2. Add some of your child’s usual milk to the cake to make a paste and then stir it into fruit puree.
  3. Use one of the alternative recipes given below.
Alternative Recipes To Cake

The following recipes can be used instead of cake in the same quantity given for the cake under step 2 above.

Sweet or Savoury Pancake sheet – makes 1 sheet to be cut into 8 portions

Ingredients

Method

1 medium egg (beaten)

200g self-raising flour.

1 tsp baking powder.

250ml milk

100g preferred chopped/grated fruit or vegetable that is already eaten in the diet such as raspberries, blackberries or roasted peppers.

Picture 2.png

  1. Preheat your oven to 180°C fan (or gas mark 4)
  2. Line a baking tray with greaseproof paper
  3. Mix all the ingredients apart from the fruit together
  4. Pour the mixture onto the baking tray.
  5. Pop the washed, chopped fruit or veg on the top
  6. Bake for at least 20 minutes until golden
  7. Cut into 8 portions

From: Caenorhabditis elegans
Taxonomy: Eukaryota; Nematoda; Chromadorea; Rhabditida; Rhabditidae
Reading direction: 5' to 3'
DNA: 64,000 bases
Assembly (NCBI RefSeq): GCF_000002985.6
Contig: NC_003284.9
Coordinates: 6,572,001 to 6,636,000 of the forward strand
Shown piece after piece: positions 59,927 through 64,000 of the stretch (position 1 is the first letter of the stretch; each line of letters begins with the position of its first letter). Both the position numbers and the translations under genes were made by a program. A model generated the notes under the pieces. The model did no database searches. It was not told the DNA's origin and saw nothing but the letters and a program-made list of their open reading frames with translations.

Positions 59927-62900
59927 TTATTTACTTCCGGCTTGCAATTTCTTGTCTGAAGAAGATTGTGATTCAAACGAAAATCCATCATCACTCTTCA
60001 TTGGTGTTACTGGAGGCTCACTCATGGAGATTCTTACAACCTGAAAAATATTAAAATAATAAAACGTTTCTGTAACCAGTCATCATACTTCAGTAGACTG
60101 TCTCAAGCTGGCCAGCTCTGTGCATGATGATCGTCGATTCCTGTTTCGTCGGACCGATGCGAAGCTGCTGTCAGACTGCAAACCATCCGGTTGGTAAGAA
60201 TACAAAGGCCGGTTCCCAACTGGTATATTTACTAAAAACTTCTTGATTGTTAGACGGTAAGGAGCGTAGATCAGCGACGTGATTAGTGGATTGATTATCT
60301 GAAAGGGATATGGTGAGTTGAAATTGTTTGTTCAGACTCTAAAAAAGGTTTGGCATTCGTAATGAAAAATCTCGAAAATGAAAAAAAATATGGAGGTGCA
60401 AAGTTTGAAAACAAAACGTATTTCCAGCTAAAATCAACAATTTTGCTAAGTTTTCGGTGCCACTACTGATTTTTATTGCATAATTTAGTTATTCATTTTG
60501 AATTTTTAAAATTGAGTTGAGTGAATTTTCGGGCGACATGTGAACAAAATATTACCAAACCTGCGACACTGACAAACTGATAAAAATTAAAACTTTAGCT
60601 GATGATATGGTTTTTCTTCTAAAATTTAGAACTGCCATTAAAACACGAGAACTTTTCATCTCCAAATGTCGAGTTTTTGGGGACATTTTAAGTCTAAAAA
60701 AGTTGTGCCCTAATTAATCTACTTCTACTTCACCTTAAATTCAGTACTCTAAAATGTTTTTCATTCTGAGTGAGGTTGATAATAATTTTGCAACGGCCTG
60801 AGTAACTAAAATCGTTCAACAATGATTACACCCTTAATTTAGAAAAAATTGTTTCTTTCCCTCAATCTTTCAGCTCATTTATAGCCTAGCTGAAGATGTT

Banana Cookies - makes 8 toddler size cookies

Ingredients

Method

1 medium egg (beaten)

1 large ripe banana, mashed

75g dairy free margarine

140g plain flour

1 level tsp baking powder

½ tsp vanilla extract (optional)

40g raisins

 

  1. Pre heat oven to 180oC and line a baking tray with grease proof paper.
  2. Mix the flour, baking powder and margarine to form fine breadcrumbs.
  3. Add the beaten egg, vanilla extra and raisins mix thoroughly.
  4. Using a spoon divide the mixture into 8 round shaped portions onto the baking tray. Flatten with a fork.
  5. Bake for 20 - 25 minutes until golden brown.
  6. Allow to cool before serving.

 

Potato Rosti - makes 8 rosti

Ingredients

Method

1 large (200 – 250g) White potato, peeled

1 carrot, peeled

1 onion, peeled

75g plain flour

1 medium egg (beaten)

1tsp Dried Thyme or parsley (optional)

Oil or oil spray (optional)

  1. Pre heat oven to 1900C and line a baking tray with greaseproof paper
  2. Coarsely grate the potato, carrot and onion
  3. Wrap the grated vegetables in a clean tea towel; squeeze as much water out as possible
  4. Add the beaten egg and mix well.
  5. Add the flour and stir
  6. Using your hands make 8 rosti balls. Place onto the lined baking tray & flatten with a fork
  7. Spray with an oil spray or drizzle with oil to give a crispy texture (optional)